Instances of Discovery

Since August 2007 I have been a monthly columnist for the St. Cloud Times. My theme, taken from the mission statement of the Collegeville Institute for Ecumenical and Cultural Research, is “the renewal of human community.” The columns are republished here with permission of the St. Cloud Times.

Column #146. First published in the St. Cloud Times online Aug. 30, 2019; in print Sep. 1

No one (except maybe Google) can count the words that have been spent trying to make sense of where we currently are.

I have recently come across 21 words – three seven-word sentences – that sum it up:

  • “There will always be one more thing.”
  • “But there was always a next step.”
  • “Only you know if we did it.”

It’s from women that I heard them.

“There will always be one more thing.”

A tribute to the late Toni Morrison quotes a remark she made in a public dialogue at Portland State University in May 1975.

She noted that racism is a distraction – “It keeps you from doing your work. It keeps you explaining, over and over again, your reason for being. They say you have no language, you spend 20 years proving that you do. Someone says your head isn’t shaped properly, so you have scientists working on the fact that it is. Someone says you have no art, so you dredge that up. None of that is necessary,” she concludes. “There will always be one more thing.”

The New York Times has a series analyzing the many ways in which our nation’s original sin, slavery, is woven through our lives today. By calling racism a “distraction,” Morrison is not minimizing or belittling it. She is highlighting its insidious pervasiveness and its irrationality. It is so deeply part of the fabric of our society that no evidence to refute its claims can persuade its defenders to change their minds.

It is precisely racism’s irrationality that accounts for its distracting power – a fire onto which President Trump dumps fuel nearly every day. There is nearly always, in his tweets, “one more thing.” Most recently, that “one more thing” has morphed into the rally chant of “Send her back!”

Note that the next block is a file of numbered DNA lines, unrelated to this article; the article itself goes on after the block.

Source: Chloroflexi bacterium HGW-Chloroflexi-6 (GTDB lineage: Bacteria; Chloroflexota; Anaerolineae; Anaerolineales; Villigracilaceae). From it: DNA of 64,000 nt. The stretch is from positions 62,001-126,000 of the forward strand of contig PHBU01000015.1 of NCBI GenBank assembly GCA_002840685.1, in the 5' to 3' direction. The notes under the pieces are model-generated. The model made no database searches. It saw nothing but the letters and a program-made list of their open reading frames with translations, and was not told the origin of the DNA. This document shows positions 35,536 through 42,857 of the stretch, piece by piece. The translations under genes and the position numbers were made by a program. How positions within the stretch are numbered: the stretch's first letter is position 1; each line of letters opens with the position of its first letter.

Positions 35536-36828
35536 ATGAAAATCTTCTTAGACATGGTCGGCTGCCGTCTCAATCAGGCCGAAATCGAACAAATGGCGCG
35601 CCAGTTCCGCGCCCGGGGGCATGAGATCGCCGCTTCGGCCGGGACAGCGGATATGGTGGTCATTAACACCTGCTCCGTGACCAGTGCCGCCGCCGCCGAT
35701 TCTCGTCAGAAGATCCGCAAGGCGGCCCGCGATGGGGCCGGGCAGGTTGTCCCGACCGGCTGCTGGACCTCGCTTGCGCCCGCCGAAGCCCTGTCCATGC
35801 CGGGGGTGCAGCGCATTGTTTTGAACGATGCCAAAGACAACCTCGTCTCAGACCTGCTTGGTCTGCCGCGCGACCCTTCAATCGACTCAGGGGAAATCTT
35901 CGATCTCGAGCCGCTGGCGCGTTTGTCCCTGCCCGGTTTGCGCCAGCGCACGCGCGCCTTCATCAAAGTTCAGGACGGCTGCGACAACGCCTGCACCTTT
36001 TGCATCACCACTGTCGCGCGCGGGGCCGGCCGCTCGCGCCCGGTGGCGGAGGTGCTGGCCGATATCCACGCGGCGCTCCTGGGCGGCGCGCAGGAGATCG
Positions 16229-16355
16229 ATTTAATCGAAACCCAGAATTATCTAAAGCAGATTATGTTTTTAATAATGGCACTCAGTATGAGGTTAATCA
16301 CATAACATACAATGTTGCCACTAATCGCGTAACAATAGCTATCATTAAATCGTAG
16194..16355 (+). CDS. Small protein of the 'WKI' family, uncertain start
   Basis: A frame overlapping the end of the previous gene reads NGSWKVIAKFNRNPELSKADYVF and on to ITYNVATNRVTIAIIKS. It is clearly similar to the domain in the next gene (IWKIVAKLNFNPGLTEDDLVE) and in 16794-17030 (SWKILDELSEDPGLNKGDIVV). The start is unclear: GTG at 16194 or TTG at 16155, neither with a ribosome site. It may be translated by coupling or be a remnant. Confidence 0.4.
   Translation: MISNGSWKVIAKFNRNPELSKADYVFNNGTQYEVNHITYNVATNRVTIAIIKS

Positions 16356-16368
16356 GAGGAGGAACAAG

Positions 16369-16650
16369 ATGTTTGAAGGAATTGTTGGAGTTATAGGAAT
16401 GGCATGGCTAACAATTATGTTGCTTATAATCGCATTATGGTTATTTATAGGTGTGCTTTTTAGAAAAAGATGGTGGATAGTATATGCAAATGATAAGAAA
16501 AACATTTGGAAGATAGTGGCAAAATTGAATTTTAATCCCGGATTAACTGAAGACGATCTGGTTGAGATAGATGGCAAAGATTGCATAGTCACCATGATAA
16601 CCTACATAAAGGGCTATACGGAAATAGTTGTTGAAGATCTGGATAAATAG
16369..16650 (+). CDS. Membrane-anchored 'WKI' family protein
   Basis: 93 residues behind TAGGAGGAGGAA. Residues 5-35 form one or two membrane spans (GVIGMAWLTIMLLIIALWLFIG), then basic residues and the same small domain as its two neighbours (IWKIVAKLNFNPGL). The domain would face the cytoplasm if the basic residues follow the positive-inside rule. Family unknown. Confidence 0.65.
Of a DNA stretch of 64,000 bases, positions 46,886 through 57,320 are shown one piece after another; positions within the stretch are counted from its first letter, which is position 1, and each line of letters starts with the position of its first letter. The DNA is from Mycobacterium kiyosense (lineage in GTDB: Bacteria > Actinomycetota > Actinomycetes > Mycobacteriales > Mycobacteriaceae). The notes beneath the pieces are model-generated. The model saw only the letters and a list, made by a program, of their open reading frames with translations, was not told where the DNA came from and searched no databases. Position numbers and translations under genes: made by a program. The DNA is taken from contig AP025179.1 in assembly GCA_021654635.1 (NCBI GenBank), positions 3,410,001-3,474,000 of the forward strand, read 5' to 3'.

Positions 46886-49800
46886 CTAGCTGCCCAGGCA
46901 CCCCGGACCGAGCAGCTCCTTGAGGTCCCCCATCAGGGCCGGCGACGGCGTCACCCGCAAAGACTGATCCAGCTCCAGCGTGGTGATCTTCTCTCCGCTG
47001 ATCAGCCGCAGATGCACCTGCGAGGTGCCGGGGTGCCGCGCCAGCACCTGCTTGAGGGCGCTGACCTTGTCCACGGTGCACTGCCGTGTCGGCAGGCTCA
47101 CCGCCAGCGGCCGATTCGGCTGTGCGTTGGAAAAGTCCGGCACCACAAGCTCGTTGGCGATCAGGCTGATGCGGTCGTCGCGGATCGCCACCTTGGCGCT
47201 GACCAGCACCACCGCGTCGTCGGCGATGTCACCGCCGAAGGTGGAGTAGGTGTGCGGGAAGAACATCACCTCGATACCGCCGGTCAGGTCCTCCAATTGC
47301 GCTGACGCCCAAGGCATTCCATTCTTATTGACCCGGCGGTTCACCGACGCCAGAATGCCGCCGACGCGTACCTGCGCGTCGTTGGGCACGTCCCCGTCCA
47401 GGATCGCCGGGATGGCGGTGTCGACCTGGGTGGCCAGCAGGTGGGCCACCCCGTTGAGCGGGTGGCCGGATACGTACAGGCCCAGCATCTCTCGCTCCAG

Toni Morrison’s seven words were spoken almost half a century ago. In the era of Trump and his enablers, the words sound prophetic. And as 2020 looms, the prophecy will prove even more ominous.

“But there was always a next step.”

In "Fascism: A Warning," former Secretary of State Madeleine Albright draws on her own life story, her experience as America’s top diplomat and her immense learning to connect the current dots.

She makes the case that Mussolini wrote the script. He claimed he would “clear the swamp,” he touted himself as having instincts that were always right and chose advisers who agreed, he and his followers mocked journalists.

With Mussolini, as with other fascists, the takeover wasn’t sudden. There were gradual moves, each making the next easier for the people to adjust to.

“But there was always a next step” – the seven scariest words I’ve ever read. President Trump seems to be using the “always a next step” playbook.

I will of course be reamed out by Trump supporters for branding their movement “fascist.” But they deserve it more than I and those like me warrant the term “socialist” that they, including very powerful members of Congress, so cavalierly throw at us. I support my claim not to be a socialist on the demonstration by Nobel laureate economist Paul Krugman that no Democratic candidate for president is proposing anything close to actual socialism.

“Only you know if we did it.”

Katrín Jakobsdóttir, Prime Minister of Iceland, in a New York Times column called “The Ice Is Leaving,” tells of a glacier, known colloquially as Ok, that in 1900 covered six square miles and is now a crater lake.

On Aug. 18 she joined a group of artists and scientists – along with the former president of Ireland and climate activist Mary Robinson – to bid farewell to Ok.

The farewell is commemorated on a memorial shield: “Ok is the first Icelandic glacier to lose its status as a glacier. In the next 200 years all our glaciers are expected to follow the same path. This monument is to acknowledge that we know what is happening and what needs to be done. Only you know if we did it.”

Climate change deniers – including, preeminently, the president – couldn’t care less about what those descendants of ours in the 23rd century know. All that matters is maximum economic benefit right now from America’s stores of fossil fuel – the future be damned.

The Iceland memorial shield is prophetic in the most fundamental sense. It reminds us that our history and our present state will be judged by generations yet to come. “Only you know if …”

“There will always be one more thing” – Toni Morrison clarifies the weight of the past that pulls us down and keeps us mired in distraction.

“But there was always a next step” – Madeleine Albright clarifies the clear and present danger.

“Only you know if we did it” – Katrín Jakobsdóttir clarifies the challenge mirrored back to us by our descendants.